With welcomed investment in biosecurity, funding for national soil monitoring, soil carbon technology and methodology and an extension to the instant asset write off, the 2021 budget will bring benefits to farms across Australia although it reflects the complexities faced by farmers operating mixed enterprises. With the grains industry poised to play its part in economic recovery, the budget showcases some smart investment and some missed opportunities.
GrainGrowers has been calling for Australia’s biosecurity objectives to be supported through an ongoing process of risk mitigation and promotion of improvements to biosecurity measures. To reach the ambitious 2030 goal of $100 billion, the significant investment announcement is welcome news for growers and essential to ensuring Australian grains can continue their pest-free and high-quality reputation in profitable international markets.
With $237.9 million announced for a National Soil Strategy including rebates for farmers that share the results of soil testing this is also important recognition of the work that takes place on-farm.
“Through the soil initiatives outlined in tonight’s budget, we hope to see delivery of national standards for soil data collection, analysis and use. Regional benchmarking would enable growers to compare their soil conditions and give them access to the data needed to track any trends and improvements in soil quality.” said Brett Hosking, GrainGrowers Chair.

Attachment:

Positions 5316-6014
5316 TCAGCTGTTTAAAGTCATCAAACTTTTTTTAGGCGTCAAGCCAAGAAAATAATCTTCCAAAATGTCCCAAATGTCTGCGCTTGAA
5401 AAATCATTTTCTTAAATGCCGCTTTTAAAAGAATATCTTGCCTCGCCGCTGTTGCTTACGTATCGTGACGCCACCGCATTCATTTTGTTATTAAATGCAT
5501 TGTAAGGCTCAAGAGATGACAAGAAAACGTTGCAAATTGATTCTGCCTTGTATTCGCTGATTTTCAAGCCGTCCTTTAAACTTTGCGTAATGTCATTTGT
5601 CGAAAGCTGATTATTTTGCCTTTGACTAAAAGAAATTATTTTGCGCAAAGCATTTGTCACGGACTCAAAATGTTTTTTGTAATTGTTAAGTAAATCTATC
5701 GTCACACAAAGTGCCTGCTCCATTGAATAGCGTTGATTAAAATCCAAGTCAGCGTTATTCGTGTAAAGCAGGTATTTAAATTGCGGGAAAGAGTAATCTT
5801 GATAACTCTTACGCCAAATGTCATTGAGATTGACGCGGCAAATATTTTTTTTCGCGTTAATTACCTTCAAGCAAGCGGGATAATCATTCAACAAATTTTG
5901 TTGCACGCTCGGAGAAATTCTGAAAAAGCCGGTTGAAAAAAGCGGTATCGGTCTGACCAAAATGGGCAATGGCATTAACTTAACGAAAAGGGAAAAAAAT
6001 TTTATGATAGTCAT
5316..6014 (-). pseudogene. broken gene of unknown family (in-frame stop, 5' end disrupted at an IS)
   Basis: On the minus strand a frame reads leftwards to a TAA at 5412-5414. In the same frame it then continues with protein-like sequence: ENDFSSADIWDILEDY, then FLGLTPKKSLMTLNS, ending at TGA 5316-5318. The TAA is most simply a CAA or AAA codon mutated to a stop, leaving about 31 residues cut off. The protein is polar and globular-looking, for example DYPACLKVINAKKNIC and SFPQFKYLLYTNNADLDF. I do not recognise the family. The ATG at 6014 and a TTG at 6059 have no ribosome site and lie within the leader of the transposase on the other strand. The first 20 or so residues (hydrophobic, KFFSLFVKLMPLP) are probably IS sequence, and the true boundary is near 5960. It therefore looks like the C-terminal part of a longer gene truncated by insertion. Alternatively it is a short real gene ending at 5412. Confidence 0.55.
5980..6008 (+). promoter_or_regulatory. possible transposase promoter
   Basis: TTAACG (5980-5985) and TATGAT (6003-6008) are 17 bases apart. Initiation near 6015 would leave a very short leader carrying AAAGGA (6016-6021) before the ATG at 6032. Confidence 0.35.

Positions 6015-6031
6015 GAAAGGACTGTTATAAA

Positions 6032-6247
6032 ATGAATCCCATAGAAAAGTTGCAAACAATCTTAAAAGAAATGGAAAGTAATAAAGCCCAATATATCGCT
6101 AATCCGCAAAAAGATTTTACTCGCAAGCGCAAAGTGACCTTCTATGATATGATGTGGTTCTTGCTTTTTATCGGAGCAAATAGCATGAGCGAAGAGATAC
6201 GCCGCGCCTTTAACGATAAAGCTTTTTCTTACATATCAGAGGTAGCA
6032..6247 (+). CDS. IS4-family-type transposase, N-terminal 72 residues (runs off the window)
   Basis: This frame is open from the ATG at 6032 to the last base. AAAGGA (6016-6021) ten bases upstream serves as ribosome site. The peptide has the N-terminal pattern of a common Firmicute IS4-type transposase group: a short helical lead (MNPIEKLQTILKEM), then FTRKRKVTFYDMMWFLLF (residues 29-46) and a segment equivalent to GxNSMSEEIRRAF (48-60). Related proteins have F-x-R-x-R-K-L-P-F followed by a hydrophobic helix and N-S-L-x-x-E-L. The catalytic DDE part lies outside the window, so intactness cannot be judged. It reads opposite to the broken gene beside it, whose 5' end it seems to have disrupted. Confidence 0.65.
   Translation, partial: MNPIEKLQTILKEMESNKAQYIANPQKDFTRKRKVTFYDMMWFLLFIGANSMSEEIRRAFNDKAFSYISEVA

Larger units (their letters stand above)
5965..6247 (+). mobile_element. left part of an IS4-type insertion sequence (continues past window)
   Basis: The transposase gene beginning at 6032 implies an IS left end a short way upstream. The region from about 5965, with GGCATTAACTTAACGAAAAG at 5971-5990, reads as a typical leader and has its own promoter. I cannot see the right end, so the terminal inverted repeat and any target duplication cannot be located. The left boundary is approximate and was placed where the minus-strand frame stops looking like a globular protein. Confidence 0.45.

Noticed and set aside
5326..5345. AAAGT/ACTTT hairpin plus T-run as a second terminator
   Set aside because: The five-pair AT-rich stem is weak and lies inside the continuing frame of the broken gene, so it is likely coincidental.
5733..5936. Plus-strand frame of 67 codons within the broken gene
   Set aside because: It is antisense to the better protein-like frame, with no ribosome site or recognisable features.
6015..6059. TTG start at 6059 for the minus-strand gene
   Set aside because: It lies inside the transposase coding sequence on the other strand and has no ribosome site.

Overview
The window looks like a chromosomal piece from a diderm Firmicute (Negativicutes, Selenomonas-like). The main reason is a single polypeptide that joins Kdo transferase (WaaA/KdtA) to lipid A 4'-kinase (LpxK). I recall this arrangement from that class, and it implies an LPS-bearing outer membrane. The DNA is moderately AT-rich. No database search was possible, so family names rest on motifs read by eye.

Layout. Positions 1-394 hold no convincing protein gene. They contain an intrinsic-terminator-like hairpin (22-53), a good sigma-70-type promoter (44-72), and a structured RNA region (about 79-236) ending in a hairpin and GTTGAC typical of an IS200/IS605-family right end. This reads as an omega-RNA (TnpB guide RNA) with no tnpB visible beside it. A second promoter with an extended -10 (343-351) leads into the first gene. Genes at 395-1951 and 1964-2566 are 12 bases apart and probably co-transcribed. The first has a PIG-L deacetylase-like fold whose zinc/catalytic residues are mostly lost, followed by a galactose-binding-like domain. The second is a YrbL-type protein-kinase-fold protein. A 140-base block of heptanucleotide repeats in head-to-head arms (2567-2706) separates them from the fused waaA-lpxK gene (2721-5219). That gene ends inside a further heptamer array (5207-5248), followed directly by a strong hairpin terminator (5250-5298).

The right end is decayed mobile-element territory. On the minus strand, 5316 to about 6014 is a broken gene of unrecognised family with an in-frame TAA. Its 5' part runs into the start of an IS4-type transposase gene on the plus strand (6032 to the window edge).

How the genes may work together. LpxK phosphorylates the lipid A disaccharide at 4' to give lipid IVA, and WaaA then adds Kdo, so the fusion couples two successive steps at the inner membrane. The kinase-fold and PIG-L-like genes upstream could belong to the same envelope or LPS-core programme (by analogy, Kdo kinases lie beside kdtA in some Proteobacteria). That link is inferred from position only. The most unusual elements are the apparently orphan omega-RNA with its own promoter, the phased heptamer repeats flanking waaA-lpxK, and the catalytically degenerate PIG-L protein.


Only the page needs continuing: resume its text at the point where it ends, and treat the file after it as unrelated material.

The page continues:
“As our Grains Sustainability Framework has shown us soil health is a priority goal and it is in everyone’s interest to improve the health and productivity of soil.”
$4.2 million has been provided as an initial investment into Agricultural Innovation Australia to develop strategies for cross sectoral priorities including exports, climate resilience, biosecurity, and digital agriculture. With a large percentage of growers producing multiple commodities, this investment will help unlock the R&D solutions not just for each commodity, but for Australian agriculture.
Other announcements that will impact grain growers include extension of the instant asset write-off until June 2023 enabling growers to immediately deduct the full cost of eligible depreciable assets, critical when considering the expenses of machinery required to operate effectively on-farm.
With GrainGrowers calling for mobile connectivity funding, it was pleasing to see $84.8 million over two years from 2021-22 to the Regional Connectivity Program to support the delivery of reliable, affordable, and innovative digital services and technologies in regional and remote Australia.
“Tonight’s budget is delivered as Australia looks to manage the uncertainties of the pandemic.”
“Our growers are more accustomed to any others about managing variability in their businesses and we welcome some of the opportunities the 2021 budget provides, that will help growers navigate these into the future.” said Hosking.
“It would be great to see more done to help open up new markets for growers who can often bear the brunt of international relations.”